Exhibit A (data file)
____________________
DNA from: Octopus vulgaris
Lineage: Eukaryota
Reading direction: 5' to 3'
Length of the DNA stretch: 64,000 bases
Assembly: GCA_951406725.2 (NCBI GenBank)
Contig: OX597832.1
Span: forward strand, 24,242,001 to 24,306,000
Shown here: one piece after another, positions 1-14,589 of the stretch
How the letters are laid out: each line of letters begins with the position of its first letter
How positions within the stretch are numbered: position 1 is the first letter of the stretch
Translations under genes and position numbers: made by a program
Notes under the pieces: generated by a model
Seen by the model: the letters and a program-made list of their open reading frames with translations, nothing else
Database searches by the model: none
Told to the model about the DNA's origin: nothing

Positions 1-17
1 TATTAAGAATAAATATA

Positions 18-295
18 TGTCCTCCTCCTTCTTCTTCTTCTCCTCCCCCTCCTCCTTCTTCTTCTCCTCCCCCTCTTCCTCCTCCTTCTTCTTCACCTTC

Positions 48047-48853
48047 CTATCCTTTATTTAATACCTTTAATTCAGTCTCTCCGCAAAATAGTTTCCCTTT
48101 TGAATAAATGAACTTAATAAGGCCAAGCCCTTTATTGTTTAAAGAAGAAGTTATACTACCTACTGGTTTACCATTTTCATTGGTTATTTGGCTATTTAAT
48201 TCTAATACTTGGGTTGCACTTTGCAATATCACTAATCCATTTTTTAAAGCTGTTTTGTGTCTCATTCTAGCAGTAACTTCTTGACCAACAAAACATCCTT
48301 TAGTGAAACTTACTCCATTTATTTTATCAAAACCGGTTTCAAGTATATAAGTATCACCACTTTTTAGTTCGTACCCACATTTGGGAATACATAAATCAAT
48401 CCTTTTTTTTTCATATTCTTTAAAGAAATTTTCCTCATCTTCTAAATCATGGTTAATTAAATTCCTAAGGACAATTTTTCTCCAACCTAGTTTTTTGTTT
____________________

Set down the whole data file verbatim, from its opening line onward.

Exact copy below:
DNA from: Octopus vulgaris
Lineage: Eukaryota
Reading direction: 5' to 3'
Length of the DNA stretch: 64,000 bases
Assembly: GCA_951406725.2 (NCBI GenBank)
Contig: OX597832.1
Span: forward strand, 24,242,001 to 24,306,000
Shown here: one piece after another, positions 1-14,589 of the stretch
How the letters are laid out: each line of letters begins with the position of its first letter
How positions within the stretch are numbered: position 1 is the first letter of the stretch
Translations under genes and position numbers: made by a program
Notes under the pieces: generated by a model
Seen by the model: the letters and a program-made list of their open reading frames with translations, nothing else
Database searches by the model: none
Told to the model about the DNA's origin: nothing

Positions 1-17
1 TATTAAGAATAAATATA

Positions 18-295
18 TGTCCTCCTCCTTCTTCTTCTTCTCCTCCCCCTCCTCCTTCTTCTTCTCCTCCCCCTCTTCCTCCTCCTTCTTCTTCACCTTC

Positions 48047-48853
48047 CTATCCTTTATTTAATACCTTTAATTCAGTCTCTCCGCAAAATAGTTTCCCTTT
48101 TGAATAAATGAACTTAATAAGGCCAAGCCCTTTATTGTTTAAAGAAGAAGTTATACTACCTACTGGTTTACCATTTTCATTGGTTATTTGGCTATTTAAT
48201 TCTAATACTTGGGTTGCACTTTGCAATATCACTAATCCATTTTTTAAAGCTGTTTTGTGTCTCATTCTAGCAGTAACTTCTTGACCAACAAAACATCCTT
48301 TAGTGAAACTTACTCCATTTATTTTATCAAAACCGGTTTCAAGTATATAAGTATCACCACTTTTTAGTTCGTACCCACATTTGGGAATACATAAATCAAT
48401 CCTTTTTTTTTCATATTCTTTAAAGAAATTTTCCTCATCTTCTAAATCATGGTTAATTAAATTCCTAAGGACAATTTTTCTCCAACCTAGTTTTTTGTTT